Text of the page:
Meanwhile, things seem like they’re going 14-10-1 Dallas’ way. They’re currently riding a three-game winning streak, including a 4-3 overtime victory over these Blackhawks Thursday night (more on that later).

We came into the season celebrating what the Stars’ offense could be capable of with LW Jamie Benn, RW Alexander Radulov and F Tyler Seguin combining to form an ultimate super-line. Instead, the story of late has been Dallas’ defense, which has allowed only seven goals since November 24, the (t)second-fewest in that time span.

12-7-0 Bishop has been solid over this run – he’s managed a .925 save percentage in these last three games – but I’ve been much more impressed with the defensive corps playing in front of him.

Behind the unexpected leadership of D Greg Pateryn – who’s thrown eight hits and blocked seven shots during this run – from the second defensive pair, Dallas’ D- corps has allowed only 94 shots to reach Bishop in the past week, the third-fewest in the NHL.

What makes this game especially fun – you know, beyond the Blackhawks trying to get past Dallas for fourth place in the Central Division – is that it’s a rematch of Thursday’s matchup. In that game, F Mattias Janmark scored two goals – including the game-winner – to earn the Stars a 4-3 overtime victory against the Hawks at the United Center. Something tells me Chicago would like to return the favor of sending the home fans at the American Airlines Center away unhappy.

That being said, I’m leaning towards the Stars taking this contest with their excellent defense.


The Los Angeles Kings showed no mercy in yesterday’s DtFR Game of the Day, as they beat the St. Louis Blues 4-1 at Scottrade Center.

In fact, the Kings were so on top of their game that they registered their game-winning goal before a full seven minutes had ticked off the clock. First Star of the Game F Tyler Toffoli (C Nick Shore and LW Tanner Pearson) opened the scoring with a wrist shot 1:43 after the opening puck drop, followed 4:29 later by Third Star C Anze Kopitar‘s (F Alex Iafallo and D Jake Muzzin) fourth game-clincher of the year.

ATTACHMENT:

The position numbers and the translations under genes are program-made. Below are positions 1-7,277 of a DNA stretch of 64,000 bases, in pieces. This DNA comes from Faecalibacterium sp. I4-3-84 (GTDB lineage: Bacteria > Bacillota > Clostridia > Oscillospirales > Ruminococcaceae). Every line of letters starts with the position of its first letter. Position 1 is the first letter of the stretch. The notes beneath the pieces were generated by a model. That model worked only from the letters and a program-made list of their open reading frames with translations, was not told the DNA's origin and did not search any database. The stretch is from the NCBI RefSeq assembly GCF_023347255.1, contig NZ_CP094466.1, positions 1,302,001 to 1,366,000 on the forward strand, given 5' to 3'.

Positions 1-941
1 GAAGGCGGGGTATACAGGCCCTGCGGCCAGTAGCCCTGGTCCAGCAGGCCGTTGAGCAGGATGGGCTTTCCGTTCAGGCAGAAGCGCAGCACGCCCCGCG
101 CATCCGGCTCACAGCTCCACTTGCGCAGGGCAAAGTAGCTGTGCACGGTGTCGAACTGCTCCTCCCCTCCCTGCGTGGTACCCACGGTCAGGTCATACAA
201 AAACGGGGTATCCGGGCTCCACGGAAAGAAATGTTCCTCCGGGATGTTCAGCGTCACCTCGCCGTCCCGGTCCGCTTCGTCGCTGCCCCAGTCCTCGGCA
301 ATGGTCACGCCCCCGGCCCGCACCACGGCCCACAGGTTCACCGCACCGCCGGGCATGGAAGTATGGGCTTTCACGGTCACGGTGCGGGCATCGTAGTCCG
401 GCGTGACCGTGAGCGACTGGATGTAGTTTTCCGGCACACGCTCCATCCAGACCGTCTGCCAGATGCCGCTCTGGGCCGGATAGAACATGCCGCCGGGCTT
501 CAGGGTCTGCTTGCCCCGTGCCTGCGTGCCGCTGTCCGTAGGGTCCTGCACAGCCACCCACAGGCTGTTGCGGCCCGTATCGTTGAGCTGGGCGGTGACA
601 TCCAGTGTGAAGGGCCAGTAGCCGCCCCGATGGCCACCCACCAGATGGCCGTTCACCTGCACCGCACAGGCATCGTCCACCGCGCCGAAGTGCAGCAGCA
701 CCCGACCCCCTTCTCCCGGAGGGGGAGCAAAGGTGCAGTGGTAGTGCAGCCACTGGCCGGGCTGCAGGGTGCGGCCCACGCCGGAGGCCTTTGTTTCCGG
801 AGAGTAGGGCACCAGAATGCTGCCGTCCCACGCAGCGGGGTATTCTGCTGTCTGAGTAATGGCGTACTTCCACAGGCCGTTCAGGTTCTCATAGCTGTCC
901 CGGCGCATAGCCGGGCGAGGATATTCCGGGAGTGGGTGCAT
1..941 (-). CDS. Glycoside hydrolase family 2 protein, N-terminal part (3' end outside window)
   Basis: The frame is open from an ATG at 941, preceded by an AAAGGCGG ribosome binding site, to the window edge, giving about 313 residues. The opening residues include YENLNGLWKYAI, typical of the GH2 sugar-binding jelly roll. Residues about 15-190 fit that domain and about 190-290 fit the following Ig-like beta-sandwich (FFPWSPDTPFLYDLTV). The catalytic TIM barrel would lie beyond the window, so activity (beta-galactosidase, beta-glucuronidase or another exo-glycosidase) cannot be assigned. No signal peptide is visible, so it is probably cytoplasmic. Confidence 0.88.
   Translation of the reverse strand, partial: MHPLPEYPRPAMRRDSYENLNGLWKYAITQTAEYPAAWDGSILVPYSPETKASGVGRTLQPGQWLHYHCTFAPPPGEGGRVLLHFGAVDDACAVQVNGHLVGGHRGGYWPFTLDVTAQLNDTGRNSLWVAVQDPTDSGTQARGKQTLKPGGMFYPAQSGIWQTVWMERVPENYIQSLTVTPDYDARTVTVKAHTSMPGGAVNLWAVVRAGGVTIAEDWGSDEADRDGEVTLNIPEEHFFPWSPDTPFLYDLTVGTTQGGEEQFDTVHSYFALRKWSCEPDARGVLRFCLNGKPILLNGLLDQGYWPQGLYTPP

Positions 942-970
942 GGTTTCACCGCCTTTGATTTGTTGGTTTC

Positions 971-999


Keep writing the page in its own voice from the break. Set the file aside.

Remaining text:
The play that led to Kopitar’s goal stretched the entire length of the rink. Muzzin started with the puck in his own defensive zone and fed a quick pass to Kopitar at the red line. Once he established the offensive zone, Kopitar dished to Iafallo along the right boards, who fired a snap shot towards G Carter Hutton. Hutts made the save with his pads, but the rebound bounced right to the Slovenian, who deftly pocketed his wrister in the back of the net.

St. Louis finally got on its shiny new scoreboard with 4:43 remaining in the second period courtesy of a power play deflection from F Patrik Berglund (D Colton Parayko and D Vince Dunn), his first goal of the season. Unfortunately for the Notes, that positive momentum was erased 3:39 later when F Adrian Kempe (D Alec Martinez and D Drew Doughty) set the score at 3-1 going into the second intermission.

Only one goal was struck in the third period, but it was enough to signal defeat to the home fans. Toffoli (Pearson and Muzzin) scored his second goal of the game with a deflection 9:06 before the end of regulation, setting the 4-1 final score.